ONC is ‘not going to retreat,’ post MU
September 21, 2013 in Medical Technology
You’d be justified in wondering whether the Office of the National Coordinator might soon see its influence wane, what with EHR adoption having reached critical mass and meaningful use incentive funding dwindling toward the halfway point. But you’d be wrong, says Farzad Mostashari, MD.
Mostashari, the outgoing national coordinator, is adamant the agency’s policy and technical services will continue to be in high demand and continue to work to address the IT challenges and opportunities in healthcare.
The need for the ONC’s work on policy development and coordination with other agencies “is only going to grow, as there’s more and more health information in digital format, and as the flow of that information becomes more important for quality measurement, privacy and security,” Mostashari said during an interview this week.
And in the era of accountable care and big data, the ONC is also likely to make technical standards a priority. “Is the need for that going down? Hell no, the need for that is going up.”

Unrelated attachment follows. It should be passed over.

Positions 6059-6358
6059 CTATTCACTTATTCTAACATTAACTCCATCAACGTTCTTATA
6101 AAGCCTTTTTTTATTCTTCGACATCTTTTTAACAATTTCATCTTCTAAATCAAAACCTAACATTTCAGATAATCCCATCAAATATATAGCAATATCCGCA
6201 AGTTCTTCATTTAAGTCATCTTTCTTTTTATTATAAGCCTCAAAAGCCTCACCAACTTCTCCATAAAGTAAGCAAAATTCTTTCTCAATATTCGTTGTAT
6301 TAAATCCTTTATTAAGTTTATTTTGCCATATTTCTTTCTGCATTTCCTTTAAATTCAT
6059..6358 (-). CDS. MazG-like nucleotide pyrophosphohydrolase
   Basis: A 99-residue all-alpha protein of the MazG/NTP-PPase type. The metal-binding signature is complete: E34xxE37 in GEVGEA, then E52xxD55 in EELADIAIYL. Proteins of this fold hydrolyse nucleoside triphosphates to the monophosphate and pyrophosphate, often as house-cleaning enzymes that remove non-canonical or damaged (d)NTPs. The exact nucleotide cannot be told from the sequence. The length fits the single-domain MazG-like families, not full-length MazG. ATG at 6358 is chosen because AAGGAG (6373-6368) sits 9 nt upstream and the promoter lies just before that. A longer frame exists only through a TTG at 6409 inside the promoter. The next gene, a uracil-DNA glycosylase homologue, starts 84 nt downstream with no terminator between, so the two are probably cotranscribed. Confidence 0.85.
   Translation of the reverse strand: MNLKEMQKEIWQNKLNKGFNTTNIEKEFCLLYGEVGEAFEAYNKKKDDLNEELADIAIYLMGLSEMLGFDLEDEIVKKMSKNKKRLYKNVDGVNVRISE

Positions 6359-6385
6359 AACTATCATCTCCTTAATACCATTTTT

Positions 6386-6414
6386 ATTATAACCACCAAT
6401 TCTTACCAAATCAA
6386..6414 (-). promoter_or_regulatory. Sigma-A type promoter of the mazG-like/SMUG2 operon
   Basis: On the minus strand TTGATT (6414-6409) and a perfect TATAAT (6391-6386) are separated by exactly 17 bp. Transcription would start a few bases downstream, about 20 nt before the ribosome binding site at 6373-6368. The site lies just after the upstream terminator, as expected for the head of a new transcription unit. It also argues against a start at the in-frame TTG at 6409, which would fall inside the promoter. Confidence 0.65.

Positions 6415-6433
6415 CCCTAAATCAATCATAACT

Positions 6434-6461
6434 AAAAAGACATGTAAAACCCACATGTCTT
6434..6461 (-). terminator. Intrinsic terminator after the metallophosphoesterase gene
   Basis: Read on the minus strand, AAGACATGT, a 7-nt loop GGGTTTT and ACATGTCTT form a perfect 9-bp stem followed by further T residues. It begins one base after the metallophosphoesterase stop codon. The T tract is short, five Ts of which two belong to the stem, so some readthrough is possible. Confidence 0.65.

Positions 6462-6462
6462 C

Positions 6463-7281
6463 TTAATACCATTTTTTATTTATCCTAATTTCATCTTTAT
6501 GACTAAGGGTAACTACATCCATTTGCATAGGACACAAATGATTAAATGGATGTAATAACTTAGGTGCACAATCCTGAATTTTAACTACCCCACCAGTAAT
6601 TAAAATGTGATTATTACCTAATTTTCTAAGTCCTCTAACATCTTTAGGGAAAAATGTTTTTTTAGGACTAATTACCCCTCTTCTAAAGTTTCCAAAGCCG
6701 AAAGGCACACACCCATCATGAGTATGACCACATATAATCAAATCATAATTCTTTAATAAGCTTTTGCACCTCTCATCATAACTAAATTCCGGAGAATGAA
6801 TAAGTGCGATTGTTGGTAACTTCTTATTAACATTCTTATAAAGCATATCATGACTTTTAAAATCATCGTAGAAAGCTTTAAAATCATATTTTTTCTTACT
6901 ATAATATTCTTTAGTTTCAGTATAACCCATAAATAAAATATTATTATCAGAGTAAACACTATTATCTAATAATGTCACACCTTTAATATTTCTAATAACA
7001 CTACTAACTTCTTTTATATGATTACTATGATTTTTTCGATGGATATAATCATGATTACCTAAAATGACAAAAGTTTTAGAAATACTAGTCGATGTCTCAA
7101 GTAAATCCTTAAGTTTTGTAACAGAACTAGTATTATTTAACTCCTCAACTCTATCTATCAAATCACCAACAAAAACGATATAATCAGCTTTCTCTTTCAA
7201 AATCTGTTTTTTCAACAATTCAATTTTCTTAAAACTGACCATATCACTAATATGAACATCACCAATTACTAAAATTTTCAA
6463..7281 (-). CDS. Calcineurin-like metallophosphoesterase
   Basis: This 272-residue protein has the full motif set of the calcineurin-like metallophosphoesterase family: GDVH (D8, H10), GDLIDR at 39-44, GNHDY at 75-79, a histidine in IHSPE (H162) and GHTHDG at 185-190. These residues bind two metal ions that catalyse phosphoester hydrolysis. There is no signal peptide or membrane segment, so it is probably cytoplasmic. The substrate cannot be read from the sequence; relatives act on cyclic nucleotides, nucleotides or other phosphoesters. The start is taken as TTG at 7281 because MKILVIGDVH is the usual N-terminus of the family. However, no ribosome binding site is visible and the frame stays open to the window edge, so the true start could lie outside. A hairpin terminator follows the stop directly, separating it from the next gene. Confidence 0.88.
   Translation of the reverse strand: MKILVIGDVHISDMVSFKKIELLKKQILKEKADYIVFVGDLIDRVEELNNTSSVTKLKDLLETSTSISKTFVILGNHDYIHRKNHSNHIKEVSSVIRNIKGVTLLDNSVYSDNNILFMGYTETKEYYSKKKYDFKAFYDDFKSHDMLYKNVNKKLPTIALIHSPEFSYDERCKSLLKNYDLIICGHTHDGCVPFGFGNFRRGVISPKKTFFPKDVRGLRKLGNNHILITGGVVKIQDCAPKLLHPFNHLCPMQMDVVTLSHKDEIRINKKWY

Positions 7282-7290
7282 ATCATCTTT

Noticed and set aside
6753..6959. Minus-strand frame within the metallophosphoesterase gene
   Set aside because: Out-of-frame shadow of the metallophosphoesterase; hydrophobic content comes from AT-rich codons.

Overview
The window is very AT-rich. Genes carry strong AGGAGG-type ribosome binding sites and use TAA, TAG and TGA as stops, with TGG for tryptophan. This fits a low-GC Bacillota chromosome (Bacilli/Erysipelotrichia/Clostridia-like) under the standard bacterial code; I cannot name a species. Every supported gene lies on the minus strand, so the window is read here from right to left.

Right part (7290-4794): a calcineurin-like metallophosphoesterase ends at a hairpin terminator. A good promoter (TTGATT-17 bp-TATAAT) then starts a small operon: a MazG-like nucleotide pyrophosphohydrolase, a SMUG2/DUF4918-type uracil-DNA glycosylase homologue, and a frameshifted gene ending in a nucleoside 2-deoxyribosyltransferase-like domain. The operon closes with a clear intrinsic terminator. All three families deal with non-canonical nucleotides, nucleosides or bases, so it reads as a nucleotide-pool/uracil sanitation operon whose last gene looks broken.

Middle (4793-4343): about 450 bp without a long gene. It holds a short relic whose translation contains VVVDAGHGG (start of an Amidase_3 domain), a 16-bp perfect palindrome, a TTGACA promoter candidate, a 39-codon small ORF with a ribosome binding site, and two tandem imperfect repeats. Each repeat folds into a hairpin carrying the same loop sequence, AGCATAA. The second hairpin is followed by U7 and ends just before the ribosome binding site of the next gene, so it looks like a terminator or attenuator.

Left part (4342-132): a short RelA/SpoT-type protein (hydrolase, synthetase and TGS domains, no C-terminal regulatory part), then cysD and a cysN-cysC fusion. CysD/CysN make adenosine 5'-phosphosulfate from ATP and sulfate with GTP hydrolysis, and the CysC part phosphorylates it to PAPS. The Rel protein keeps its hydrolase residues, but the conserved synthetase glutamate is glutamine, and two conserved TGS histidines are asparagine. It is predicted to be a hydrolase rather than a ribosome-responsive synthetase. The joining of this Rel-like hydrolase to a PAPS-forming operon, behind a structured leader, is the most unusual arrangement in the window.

Especially as health IT moves beyond the basic EHR, the ONC will have a robust role to play guiding technical standards that accountable care, public health and clinical research.
It will be part of an evolution for the agency, but one that stays focused on the goal of enabling the migration from fee-for-service to value-based care, Mostashari said.
“I will grant you, not having a grant-funding relationship with the 52 state health information exchanges, 17 Beacon Communities, 62 regional extension centers, 82 community colleges, is going to change how we interact with the field,” Mostashari said.
“But we’re not going to retreat from engagement. We have to continue to inform our policy and standards work with the real world experiences.”
Over the past half-decade, as e-prescribing rates rose to greater than 50 percent, among other milestones, the ONC has carried more than its weight in terms of productivity, Mostashari said, with a staff of about 170.
“I think that’s fewer than Canada has in their equivalent office,” he said, adding that is exactly why “we have to punch above our weight. We’ve always punched above our weight for some of this work. We couldn’t use the tens of billions of dollars going out as incentives to hire staff, but we have been able to use our staff incredibly strategically to leverage other people’s ability and desire to help.”
Mostashari pointed to other health agencies, such as the Centers for Medicare Medicaid Services, the Substance Abuse and Mental Health Services Administration and the Centers for Disease Control Prevention, who have offered grants to the ONC to tap their work and expertise.